People who experience warmer, more upbeat emotions may have better physical health because they make more social connections, according to a new study published in Psychological Science, a journal of the Association for Psychological Science.
The research, led by Barbara Fredrickson of the University of North Carolina at Chapel Hill and Bethany Kok of the Max Planck Institute for Human Cognitive and Brain Sciences also found it is possible for a person to self-generate positive emotions in ways that make him or her physically healthier.
"People tend to liken their emotions to the weather, viewing them as uncontrollable," says Fredrickson. "This research shows not only that our emotions are controllable, but also that we can take the reins of our daily emotions and steer ourselves toward better physical health."
To study the bodily effects of up-regulating positive emotions, the researchers zeroed in on vagal tone, an indicator of how a person's vagus nerve is functioning. The vagus nerve helps regulate heart rate and is also a central component of a person's social-engagement system.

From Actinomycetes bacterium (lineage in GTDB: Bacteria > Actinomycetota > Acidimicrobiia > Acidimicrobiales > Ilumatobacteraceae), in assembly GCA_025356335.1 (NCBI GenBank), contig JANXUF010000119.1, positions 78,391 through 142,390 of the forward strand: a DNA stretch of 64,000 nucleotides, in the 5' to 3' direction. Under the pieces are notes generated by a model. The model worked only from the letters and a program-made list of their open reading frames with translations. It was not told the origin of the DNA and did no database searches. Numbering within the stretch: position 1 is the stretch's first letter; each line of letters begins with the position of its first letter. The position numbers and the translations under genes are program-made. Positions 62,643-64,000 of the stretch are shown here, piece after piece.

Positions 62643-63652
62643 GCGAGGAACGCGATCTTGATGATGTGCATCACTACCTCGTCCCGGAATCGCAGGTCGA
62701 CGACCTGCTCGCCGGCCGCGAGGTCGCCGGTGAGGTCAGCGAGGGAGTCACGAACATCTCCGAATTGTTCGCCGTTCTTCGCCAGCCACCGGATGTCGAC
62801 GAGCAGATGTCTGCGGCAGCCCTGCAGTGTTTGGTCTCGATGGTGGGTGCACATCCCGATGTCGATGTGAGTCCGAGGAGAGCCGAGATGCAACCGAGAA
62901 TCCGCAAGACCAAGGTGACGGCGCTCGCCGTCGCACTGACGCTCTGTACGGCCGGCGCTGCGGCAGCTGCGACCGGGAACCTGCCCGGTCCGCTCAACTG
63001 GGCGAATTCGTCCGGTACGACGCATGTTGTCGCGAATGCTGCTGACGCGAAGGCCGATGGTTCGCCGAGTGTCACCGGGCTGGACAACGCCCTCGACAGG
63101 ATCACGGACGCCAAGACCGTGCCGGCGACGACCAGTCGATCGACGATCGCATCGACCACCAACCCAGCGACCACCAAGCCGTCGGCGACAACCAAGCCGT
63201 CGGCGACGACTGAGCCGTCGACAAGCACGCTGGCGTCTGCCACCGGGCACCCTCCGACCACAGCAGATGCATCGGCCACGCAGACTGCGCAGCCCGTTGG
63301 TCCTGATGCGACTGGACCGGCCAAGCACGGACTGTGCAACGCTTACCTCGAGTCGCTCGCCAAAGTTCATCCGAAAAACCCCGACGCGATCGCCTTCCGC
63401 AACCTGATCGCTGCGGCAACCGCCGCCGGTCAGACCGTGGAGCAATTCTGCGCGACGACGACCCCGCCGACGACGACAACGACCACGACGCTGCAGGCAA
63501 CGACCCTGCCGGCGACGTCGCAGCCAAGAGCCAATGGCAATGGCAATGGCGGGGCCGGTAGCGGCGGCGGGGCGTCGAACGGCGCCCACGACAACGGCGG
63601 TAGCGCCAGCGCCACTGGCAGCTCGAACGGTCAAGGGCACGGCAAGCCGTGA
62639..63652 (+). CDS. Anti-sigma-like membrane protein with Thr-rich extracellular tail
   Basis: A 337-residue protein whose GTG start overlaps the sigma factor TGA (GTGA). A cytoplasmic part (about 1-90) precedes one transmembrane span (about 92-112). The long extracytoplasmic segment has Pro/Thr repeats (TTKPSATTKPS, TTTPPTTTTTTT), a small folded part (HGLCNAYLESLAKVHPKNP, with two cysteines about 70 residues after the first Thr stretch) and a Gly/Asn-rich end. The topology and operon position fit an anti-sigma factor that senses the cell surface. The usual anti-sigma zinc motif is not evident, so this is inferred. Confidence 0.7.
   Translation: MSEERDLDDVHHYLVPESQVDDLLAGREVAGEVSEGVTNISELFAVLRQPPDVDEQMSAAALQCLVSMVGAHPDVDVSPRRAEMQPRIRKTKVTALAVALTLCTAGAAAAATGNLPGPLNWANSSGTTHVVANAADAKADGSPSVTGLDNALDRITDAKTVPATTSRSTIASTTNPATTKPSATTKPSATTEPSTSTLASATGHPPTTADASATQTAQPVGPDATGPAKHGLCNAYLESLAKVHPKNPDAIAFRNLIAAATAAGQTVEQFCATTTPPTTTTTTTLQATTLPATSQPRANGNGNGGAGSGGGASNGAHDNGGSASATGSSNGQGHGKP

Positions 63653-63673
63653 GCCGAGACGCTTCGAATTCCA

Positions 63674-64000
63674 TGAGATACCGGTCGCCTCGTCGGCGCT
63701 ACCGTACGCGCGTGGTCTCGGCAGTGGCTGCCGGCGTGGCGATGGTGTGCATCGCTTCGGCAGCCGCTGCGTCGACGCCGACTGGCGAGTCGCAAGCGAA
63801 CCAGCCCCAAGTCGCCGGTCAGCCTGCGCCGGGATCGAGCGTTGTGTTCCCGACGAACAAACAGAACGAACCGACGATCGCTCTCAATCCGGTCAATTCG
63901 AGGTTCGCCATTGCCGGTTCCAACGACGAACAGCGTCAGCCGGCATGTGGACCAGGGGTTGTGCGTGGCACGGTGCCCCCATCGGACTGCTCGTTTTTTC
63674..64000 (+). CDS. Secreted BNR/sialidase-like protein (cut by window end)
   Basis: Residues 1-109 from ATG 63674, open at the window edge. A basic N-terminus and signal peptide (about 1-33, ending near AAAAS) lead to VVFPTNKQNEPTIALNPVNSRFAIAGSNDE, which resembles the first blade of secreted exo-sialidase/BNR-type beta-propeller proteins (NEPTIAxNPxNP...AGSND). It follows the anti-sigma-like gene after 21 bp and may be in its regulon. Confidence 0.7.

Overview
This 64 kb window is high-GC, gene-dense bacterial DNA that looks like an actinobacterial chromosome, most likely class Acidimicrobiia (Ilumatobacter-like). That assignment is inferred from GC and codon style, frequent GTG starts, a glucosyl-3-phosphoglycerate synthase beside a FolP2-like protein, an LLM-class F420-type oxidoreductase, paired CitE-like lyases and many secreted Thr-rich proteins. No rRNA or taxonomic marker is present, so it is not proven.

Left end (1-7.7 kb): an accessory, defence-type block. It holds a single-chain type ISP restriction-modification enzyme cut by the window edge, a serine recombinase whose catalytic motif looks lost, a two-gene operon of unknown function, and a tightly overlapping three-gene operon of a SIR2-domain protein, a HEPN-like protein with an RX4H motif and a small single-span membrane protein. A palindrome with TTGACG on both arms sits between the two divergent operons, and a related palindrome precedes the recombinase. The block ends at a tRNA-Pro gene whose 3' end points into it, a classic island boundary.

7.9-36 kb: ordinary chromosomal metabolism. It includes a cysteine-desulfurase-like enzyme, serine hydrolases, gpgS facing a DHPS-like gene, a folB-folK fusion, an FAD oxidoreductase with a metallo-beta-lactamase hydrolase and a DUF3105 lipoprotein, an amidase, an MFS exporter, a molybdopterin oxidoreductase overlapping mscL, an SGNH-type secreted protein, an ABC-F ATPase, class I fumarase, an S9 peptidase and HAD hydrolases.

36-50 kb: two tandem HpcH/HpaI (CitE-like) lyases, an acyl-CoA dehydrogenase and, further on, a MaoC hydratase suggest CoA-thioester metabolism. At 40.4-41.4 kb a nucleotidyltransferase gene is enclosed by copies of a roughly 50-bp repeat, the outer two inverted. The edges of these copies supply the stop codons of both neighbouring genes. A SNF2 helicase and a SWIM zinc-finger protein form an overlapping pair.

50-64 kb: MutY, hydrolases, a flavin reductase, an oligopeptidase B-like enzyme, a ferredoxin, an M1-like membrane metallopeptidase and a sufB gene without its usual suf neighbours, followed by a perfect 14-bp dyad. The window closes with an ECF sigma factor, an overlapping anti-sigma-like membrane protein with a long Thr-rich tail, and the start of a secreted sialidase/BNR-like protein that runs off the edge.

Because people who have higher vagal tone tend to be better at regulating their emotions, the researchers speculated that having higher vagal tone might lead people to experience more positive emotions, which would then boost perceived positive social connections. Having more social connections would in turn increase vagal tone, thereby improving physical health and creating an "upward spiral."
To see whether people might be able to harness this upward spiral to steer themselves toward better health, Kok, Fredrickson, and their colleagues conducted a longitudinal field experiment.
Half of the study participants were randomly assigned to attend a 6-week loving-kindness meditation (LKM) course in which they learned how to cultivate positive feelings of love, compassion, and goodwill toward themselves and others. They wer
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Association for Psychological Science